Do you have a sense of what you’d like to accomplish in your first year at University of Chicago?
In my first year, I would like to spend time meeting with Booth and Economics students, staff and faculty to learn more about their needs and how I can create services to meet those needs. I would also like use social media as another means for building these connections.
UChicago faculty and students are encouraged to contact Emily with questions or requests for assistance with business & economics research, teaching and learning. You can reach Emily at firstname.lastname@example.org or 773.834.3415.
Earlier this year, the question What is the value of a brand? was answered on The Big Question, a video series created by Booth’s research magazine Capital Ideas. An expert panel consisting of Professor Ann L. McGill and Professor Pradeep K. Chintagunta as well as Ann Mukherjee, the president of global snacks and global insights at PepsiCo, discussed the function of brands, building a brand, and measuring and increasing brand value.
University of Chicago researchers can learn more about brand value using the following resources:
- eMarketer provides rankings by brand value across different different industries based on overall financial return to an organization’s investors, the brand’s influence on the generation of demand through choice, and the ability of the brand to create loyalty and keep generating demand and profit into the future.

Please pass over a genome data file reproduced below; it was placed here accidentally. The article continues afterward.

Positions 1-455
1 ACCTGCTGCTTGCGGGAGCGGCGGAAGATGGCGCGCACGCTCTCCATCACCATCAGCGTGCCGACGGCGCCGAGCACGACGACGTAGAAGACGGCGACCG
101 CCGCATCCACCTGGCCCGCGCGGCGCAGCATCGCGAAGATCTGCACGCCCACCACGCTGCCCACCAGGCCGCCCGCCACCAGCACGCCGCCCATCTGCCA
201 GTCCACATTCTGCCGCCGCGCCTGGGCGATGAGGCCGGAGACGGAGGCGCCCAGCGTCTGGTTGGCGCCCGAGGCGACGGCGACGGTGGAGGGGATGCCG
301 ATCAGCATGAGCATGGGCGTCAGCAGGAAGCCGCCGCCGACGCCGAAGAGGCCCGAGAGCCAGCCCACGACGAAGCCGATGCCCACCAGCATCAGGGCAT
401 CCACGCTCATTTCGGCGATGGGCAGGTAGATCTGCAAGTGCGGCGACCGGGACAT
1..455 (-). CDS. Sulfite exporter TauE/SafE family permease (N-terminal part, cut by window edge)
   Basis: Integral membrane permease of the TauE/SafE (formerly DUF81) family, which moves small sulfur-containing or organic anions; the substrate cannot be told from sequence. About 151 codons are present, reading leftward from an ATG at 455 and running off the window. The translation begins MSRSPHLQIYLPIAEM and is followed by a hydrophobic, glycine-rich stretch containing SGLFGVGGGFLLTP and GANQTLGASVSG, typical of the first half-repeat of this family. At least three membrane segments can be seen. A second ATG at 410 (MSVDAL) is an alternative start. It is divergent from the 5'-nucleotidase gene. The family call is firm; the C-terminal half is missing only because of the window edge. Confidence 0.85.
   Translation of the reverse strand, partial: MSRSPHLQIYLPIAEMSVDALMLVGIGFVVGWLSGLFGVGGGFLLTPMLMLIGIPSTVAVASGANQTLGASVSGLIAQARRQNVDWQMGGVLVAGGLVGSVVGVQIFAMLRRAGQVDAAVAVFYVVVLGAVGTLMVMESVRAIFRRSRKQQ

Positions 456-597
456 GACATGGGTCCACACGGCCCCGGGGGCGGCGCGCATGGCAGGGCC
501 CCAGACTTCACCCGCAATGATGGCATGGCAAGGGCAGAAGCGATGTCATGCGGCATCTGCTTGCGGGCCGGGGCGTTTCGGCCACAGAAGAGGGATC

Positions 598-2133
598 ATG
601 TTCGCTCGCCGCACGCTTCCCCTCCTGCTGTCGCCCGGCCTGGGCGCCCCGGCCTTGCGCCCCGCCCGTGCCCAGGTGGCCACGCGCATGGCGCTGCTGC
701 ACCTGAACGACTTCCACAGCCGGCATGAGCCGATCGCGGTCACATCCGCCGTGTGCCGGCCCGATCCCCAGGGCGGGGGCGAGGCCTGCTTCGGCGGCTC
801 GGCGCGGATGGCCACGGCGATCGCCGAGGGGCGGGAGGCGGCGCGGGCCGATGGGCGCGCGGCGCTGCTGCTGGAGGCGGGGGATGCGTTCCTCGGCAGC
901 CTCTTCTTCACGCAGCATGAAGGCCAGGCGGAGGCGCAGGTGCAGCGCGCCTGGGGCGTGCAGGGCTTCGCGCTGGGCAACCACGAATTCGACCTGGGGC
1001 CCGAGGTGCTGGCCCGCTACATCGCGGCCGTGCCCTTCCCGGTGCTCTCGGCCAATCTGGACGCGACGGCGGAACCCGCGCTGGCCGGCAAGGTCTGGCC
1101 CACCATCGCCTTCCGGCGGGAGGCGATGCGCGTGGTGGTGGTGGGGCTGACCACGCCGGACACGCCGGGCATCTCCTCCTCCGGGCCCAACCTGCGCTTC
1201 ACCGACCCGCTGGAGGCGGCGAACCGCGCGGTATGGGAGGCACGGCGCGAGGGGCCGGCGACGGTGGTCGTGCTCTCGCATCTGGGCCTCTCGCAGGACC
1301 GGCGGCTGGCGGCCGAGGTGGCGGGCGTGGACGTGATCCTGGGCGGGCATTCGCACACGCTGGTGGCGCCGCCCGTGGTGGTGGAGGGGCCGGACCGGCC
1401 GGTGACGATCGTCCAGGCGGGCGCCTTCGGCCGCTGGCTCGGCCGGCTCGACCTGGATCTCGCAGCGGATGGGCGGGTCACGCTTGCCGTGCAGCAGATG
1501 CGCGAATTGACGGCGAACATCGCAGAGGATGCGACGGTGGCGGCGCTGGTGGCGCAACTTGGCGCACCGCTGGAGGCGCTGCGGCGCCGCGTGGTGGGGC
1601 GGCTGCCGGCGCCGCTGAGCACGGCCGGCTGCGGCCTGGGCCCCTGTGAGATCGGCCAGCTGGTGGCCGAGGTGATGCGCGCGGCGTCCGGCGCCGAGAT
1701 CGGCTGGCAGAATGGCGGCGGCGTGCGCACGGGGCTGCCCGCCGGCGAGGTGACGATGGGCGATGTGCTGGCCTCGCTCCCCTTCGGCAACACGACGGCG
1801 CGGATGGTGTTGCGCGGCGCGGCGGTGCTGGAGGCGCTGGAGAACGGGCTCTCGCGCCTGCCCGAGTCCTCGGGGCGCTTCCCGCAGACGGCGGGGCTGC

- Factiva allows you easily filter your search for content in the subject area of Branding.
- Passport GMID covers a range of topics including brand divestment and provides international brand share statistics and brand analysis.
Questions? Ask a Librarian.
The International Monetary Fund recently announced that all of their data sets are now free to everyone. Previously, IMF data were only available through Library subscriptions. The subscription interface is still available, but will be discontinued in the near future. The new open platform allows registered users to download entire data sets in addition to data query results.
Access the new data portal at
Extensive help files are available at
If you created an account on the old system, your login credentials should work at the new site. Saved data queries will not be transferred, however.
Amy Merick’s article “Why words are the new numbers: the coming revolution of data analysis” appears in the latest issue of Chicago Booth’s Capital Ideas. The article highlights the research of many Chicago Booth faculty in the area of text analysis. The references will take you directly to a sample of related faculty publications.
For a complete list of faculty publications with links please refer to the library guide Selected Bibliographies of Business and Economics Faculty.